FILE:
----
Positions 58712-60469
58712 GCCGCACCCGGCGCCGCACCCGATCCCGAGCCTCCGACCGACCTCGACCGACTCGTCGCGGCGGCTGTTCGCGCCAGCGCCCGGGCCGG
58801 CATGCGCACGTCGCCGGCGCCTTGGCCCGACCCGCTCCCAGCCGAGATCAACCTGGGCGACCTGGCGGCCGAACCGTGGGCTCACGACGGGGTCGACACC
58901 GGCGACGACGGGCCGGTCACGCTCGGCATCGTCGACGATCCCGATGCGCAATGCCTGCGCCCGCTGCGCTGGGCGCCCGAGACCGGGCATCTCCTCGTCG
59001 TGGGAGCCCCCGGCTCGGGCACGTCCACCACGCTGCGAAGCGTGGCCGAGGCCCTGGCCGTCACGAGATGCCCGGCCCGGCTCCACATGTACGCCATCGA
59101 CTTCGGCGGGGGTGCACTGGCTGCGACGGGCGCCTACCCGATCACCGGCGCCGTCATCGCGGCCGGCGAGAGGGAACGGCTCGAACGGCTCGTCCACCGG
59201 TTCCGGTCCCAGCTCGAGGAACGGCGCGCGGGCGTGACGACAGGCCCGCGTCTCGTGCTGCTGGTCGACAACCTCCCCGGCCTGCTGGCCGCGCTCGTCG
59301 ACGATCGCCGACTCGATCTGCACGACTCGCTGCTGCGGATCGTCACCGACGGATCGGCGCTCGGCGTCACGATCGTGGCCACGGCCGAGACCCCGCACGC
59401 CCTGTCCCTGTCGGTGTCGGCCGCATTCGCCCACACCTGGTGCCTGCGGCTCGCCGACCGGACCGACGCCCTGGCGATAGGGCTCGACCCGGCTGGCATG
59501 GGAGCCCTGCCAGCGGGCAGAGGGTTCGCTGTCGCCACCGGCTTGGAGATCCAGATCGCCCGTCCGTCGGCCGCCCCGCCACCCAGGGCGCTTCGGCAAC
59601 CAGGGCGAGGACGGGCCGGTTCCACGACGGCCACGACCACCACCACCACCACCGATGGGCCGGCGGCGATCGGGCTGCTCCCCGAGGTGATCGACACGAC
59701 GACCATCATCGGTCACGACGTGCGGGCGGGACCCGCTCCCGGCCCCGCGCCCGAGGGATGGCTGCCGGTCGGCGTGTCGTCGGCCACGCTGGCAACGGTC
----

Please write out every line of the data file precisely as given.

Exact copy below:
Positions 58712-60469
58712 GCCGCACCCGGCGCCGCACCCGATCCCGAGCCTCCGACCGACCTCGACCGACTCGTCGCGGCGGCTGTTCGCGCCAGCGCCCGGGCCGG
58801 CATGCGCACGTCGCCGGCGCCTTGGCCCGACCCGCTCCCAGCCGAGATCAACCTGGGCGACCTGGCGGCCGAACCGTGGGCTCACGACGGGGTCGACACC
58901 GGCGACGACGGGCCGGTCACGCTCGGCATCGTCGACGATCCCGATGCGCAATGCCTGCGCCCGCTGCGCTGGGCGCCCGAGACCGGGCATCTCCTCGTCG
59001 TGGGAGCCCCCGGCTCGGGCACGTCCACCACGCTGCGAAGCGTGGCCGAGGCCCTGGCCGTCACGAGATGCCCGGCCCGGCTCCACATGTACGCCATCGA
59101 CTTCGGCGGGGGTGCACTGGCTGCGACGGGCGCCTACCCGATCACCGGCGCCGTCATCGCGGCCGGCGAGAGGGAACGGCTCGAACGGCTCGTCCACCGG
59201 TTCCGGTCCCAGCTCGAGGAACGGCGCGCGGGCGTGACGACAGGCCCGCGTCTCGTGCTGCTGGTCGACAACCTCCCCGGCCTGCTGGCCGCGCTCGTCG
59301 ACGATCGCCGACTCGATCTGCACGACTCGCTGCTGCGGATCGTCACCGACGGATCGGCGCTCGGCGTCACGATCGTGGCCACGGCCGAGACCCCGCACGC
59401 CCTGTCCCTGTCGGTGTCGGCCGCATTCGCCCACACCTGGTGCCTGCGGCTCGCCGACCGGACCGACGCCCTGGCGATAGGGCTCGACCCGGCTGGCATG
59501 GGAGCCCTGCCAGCGGGCAGAGGGTTCGCTGTCGCCACCGGCTTGGAGATCCAGATCGCCCGTCCGTCGGCCGCCCCGCCACCCAGGGCGCTTCGGCAAC
59601 CAGGGCGAGGACGGGCCGGTTCCACGACGGCCACGACCACCACCACCACCACCGATGGGCCGGCGGCGATCGGGCTGCTCCCCGAGGTGATCGACACGAC
59701 GACCATCATCGGTCACGACGTGCGGGCGGGACCCGCTCCCGGCCCCGCGCCCGAGGGATGGCTGCCGGTCGGCGTGTCGTCGGCCACGCTGGCAACGGTC